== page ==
Kololo Game Reserve
Last w-end a dear friend was visiting South Africa for business, so a very good excuse to fly up to Johannesburg to meet up with her and spend some time in the bush. This time I had chosen an area where I hadn’t spend time before but what was still high on my to-do list. The area has many advantages for tourists and I’m sure it will develop in a thriving though sustainable tourism destination for many national and international tourists. Here are the advantages:
– Only 3 hours drive from Johannesburg International Airport, province of Limpopo
– Only last 40 km is very good dirt road
– Malaria free so take your kids and the rest of the family too!
– 40.000 hectares of private Big 5 game reserve, Welgevonden, entrance less than 1 km from Kololo. Enjoy an open vehicle morning, day or afternoon drive from Kololo
– 120.000 hectares of National Park, Marakele, Big 5 area too; you can drive in with your own car if you like. The entrance is about 60 km from Kololo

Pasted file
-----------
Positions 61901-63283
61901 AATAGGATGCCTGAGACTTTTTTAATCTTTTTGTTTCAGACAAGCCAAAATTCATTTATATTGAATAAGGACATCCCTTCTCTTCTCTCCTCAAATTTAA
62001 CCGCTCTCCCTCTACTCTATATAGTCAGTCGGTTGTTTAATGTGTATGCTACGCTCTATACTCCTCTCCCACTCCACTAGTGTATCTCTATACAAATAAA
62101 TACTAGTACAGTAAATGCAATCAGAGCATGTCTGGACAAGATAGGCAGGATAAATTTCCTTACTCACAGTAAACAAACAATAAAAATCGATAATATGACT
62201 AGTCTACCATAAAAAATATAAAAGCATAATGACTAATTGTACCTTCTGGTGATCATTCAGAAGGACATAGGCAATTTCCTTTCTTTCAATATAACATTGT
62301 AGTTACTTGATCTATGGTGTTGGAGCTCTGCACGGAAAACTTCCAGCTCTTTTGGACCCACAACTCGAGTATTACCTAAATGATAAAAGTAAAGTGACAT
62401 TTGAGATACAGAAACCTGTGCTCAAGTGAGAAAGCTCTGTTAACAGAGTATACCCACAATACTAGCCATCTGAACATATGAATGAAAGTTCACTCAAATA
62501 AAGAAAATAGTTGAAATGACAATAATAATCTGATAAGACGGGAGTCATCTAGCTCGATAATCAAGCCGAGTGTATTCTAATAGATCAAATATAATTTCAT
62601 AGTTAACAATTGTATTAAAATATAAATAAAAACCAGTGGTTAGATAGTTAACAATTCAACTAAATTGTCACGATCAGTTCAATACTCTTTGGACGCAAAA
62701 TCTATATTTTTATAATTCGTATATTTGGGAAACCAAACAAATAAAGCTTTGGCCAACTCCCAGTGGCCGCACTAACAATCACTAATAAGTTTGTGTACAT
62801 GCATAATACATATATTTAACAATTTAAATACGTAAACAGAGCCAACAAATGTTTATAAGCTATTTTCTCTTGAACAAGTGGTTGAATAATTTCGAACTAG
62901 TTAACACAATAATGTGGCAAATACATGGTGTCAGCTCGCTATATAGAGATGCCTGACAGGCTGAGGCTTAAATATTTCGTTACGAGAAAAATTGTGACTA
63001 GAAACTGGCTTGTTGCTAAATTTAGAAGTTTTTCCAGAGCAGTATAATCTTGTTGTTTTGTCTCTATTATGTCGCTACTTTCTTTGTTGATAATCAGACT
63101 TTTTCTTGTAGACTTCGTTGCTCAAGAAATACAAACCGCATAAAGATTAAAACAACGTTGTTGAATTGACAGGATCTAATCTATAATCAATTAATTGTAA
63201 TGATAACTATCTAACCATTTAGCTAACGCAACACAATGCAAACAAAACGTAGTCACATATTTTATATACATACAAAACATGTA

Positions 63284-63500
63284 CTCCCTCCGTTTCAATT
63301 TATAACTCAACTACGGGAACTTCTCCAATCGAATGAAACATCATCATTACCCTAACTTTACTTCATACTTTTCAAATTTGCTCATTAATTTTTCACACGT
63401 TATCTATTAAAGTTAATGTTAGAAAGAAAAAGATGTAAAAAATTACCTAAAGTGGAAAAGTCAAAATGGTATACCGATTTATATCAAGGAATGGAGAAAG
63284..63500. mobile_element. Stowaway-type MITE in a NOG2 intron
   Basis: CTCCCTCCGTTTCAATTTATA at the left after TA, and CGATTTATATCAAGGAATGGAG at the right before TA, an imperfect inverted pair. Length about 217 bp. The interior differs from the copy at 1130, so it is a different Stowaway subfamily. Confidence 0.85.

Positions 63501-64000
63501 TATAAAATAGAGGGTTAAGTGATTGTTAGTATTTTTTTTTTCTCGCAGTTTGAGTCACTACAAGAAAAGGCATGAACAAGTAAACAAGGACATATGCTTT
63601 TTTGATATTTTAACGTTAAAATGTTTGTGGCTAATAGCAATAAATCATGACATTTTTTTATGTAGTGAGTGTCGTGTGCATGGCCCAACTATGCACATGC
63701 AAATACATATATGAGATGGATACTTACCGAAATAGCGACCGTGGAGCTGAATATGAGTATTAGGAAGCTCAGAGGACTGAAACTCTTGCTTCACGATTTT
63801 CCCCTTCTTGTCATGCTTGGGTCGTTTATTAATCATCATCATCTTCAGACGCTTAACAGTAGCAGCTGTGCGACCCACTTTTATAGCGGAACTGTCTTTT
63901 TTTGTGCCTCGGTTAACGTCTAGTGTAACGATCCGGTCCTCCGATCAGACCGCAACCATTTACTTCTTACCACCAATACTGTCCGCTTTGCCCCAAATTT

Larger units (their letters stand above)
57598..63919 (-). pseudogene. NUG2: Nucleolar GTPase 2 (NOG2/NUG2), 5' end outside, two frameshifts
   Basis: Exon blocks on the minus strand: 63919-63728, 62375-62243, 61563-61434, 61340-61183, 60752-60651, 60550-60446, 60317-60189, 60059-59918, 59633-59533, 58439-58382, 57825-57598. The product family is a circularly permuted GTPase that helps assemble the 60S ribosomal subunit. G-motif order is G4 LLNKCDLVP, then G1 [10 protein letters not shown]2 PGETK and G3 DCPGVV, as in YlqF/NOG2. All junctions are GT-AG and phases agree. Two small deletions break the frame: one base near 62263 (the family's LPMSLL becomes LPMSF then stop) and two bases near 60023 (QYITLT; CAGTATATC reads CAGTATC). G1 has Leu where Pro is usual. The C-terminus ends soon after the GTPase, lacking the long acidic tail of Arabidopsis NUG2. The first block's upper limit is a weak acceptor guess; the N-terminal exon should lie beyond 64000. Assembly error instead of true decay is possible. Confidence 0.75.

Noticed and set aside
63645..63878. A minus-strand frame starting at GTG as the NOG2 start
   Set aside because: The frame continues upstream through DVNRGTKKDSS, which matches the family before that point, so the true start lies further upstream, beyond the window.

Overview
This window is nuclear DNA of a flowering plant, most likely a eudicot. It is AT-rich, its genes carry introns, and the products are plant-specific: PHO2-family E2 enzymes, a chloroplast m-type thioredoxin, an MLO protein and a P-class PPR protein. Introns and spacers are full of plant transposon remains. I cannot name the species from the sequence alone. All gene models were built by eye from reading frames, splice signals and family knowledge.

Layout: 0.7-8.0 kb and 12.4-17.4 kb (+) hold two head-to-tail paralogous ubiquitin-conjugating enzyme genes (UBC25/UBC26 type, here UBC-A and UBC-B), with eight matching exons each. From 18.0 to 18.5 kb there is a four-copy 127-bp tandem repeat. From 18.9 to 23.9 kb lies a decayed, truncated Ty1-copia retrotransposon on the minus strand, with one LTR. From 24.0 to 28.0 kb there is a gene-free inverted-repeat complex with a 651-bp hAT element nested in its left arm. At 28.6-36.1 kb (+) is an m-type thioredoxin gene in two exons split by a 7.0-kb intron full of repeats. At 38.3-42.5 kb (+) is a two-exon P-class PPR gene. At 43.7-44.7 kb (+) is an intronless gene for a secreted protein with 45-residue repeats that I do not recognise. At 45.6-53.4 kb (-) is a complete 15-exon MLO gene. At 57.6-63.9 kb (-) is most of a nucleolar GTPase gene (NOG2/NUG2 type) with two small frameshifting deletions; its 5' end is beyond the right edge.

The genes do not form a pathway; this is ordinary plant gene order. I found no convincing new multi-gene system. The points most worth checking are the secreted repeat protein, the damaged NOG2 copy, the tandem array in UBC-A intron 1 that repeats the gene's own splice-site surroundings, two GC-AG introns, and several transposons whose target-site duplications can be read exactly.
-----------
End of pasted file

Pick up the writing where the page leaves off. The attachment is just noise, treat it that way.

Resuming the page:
– 40 minutes drive to golf courses and to the amazing Extreme Hole, you have to be taken there in a helicopter. How spectacular!
– Kololo is a 3.000 hectares reserve with no dangerous animals so you can walk or take a mountain bike and explore on your own.
– Lovely setting with pool and nice restaurant.
Kololo Game Reserve offers a variety of accommodation, from small bush chalets to the King’s and Queen’s Chalets which are the most luxurious ones. You can choose to do self-catering or you can have all your meals included in the package so it’s ideal for everyone. The staff is very friendly and food is fresh. Kololo adheres to sustainable tourism practices and is very much involved in social upliftment of the community and in environmental management. You will not find plastic bottles and electricity is mainly generated through solar panels.
The game drives into Welgevonden were absolutely spectacular. We saw a lot of rhinos, elephants and even some lion. The park is beautiful and game is plenty. We didn’t see any other vehicles when we were there so this area is still very much unspoiled. The park is established with the help of a famous Dutch business man, Mr Paul Fentener Van Vlissingen. Unfortunately Mr Paul Fentener Van Vlissingen passed away in 2006 but he definitely left a beautiful legacy by founding this reserve.
On both game drives we enjoyed the company of very knowledgeable rangers with a passion for their work. There’s always so much to learn about nature and nature keeps surprising me. I’ll just enclose some pictures so you’ll get an idea. 1 picture says more than a 1000 words, right? Till next time!